Rural fire fees are postponed, lawsuit filed

Delays caused by large number of appeals

Brian WilkinsonApril 3, 2013 

The State Board of Equalization will postpone fire prevention fee billings that affect nearly a million rural California households, 13,727 in Eastern Madera County. The delay has come about due to thousands of appeals filed with the Department of Forestry and Fire Protection challenging the legality of the fees and inaccurate billing data.

Between August and September last year, the state mailed nearly 800,000 bills for fiscal year 2011-2012. After the $115 - $150 bills per habitable structure on each property were sent, the state received 87,000 petitions for reconsideration from homeowners who said the bill they received was not accurate.

More than 70% of the appeals came from homeowners who felt the fee is an illegal tax, and all those appeals were denied according to Daniel Berlant, Cal Fire spokesman. The other appeals came from homeowners who said their property is not in a State Responsibility Area (SRA), homeowners who said they did not receive the $35 discount for being in a rural fire district and homeowner who said they were erroneously charged for dwellings that are not on their property.

Former Senator George Runner, now a member of the State Board of Equalization, spoke out against the fee when first approved by the governor and signed into law by the legislature on July 11, 2011, calling the fee "unfair, unconstitutional and a money-grab by the state."

"The governor and the legislature simply called it a "fee" to avoid the 2/3rds vote requirement designed to protect taxpayers," Runner said. "Additionally, this new tax, hitting property owners who are already financially challenged, will not result in increased fire protection," Runner said. "Instead, the money collected will take the place of funding that was diverted to other government programs."

Although against the fee, Runner encouraged those impacted to pay it because it is current law.

In a letter to the state Board of Forestry, Runner said as a matter of fairness, it is important that the billing of these accounts be delayed until these "errors and inconsistencies" are resolved by the Board of Forestry.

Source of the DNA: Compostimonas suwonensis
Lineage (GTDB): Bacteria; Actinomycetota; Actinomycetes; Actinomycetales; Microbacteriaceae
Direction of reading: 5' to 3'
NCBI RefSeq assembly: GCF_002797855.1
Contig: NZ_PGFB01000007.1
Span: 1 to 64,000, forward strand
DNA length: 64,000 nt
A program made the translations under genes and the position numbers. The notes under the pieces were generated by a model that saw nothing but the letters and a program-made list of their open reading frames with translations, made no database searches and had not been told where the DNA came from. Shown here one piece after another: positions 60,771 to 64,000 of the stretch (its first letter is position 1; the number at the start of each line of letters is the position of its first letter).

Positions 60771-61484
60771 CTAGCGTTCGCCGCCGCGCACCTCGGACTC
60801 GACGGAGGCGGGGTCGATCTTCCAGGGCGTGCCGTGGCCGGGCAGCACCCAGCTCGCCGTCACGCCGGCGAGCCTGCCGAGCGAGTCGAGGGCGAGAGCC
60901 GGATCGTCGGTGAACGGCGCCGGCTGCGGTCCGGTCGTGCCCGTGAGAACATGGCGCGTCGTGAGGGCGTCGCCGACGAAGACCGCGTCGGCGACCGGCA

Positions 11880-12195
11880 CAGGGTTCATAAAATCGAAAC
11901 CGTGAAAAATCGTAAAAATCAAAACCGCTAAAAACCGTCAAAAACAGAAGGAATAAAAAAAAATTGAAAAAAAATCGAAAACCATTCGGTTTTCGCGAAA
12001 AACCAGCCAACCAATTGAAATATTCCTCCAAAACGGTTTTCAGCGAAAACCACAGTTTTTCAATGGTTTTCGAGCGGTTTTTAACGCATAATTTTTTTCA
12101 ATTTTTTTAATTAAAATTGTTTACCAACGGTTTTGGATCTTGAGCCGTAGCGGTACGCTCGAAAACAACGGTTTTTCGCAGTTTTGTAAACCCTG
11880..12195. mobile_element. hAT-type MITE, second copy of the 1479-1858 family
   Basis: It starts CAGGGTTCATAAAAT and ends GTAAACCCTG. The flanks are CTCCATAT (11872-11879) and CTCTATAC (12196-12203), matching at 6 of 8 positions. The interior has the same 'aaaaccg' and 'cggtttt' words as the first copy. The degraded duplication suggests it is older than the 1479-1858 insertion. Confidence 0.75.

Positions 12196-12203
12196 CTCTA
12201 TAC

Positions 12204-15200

The board of equalization is required to collect the fees on behalf of the California Department of Forestry and Cal Fire.

As of March 1, about 72% of bills have been paid in full and about 6% paid in part, yielding $72 million for the state.

The Regional Council of Rural Counties, including Madera County, have been opposed to the fees since they were first announced.

"We (county board of supervisors) have opposed the fees from the beginning," said District 5 Supervisor Tom Wheeler. "The fact that Cal Fire has asked to postpone this year's bills due to errors only further demonstrates how ill conceived this tax truly is. The fire fee is grossly inequitable upon rural residents and highly discriminatory."

Assemblyman Frank Bigelow is advocating a full repeal of the fees, calling them a "state budget gimmick."

Lawsuit filed

On March 12, the Howard Jarvis Taxpayers Association filed a lawsuit against the state board of equalization, the Department of Forestry and Fire Protection and the Department of Justice challenging the constitutionality of the measure.

"Californians should note that the board of equalization is only billing and collecting the fees for deposit into the fund which Cal Fire administers, as mandated by this legislation," said Jerome E. Horton, board of equalization chairman, in a prepared statement. "The board of equalization does not have a stake in the outcome of this lawsuit."

The fees are administered by Cal Fire, the agency responsible for defending the lawsuit in court.

"If the law is found to be unconstitutional, we will not permit these fees to further burden fee payers," Horton said.

"The wheels of justice grind slowly, but I'm pleased that this vitally important lawsuit is moving forward," Runner said in a prepared statement. "Recent revelations regarding the state's misuse of fire fee dollars have only strengthened our case that the 'fire fee' is really an illegal tax."

Runner earlier said that everyone in the state who paid the bill would be a party in the lawsuit.

In a letter sent to the state board of forestry, Runner said many structures may have been accidentally included in the SRA.

The state is gearing-up for a second round of bills to rural property owners for fiscal year 2012-2013. An updated mailing schedule can be found at


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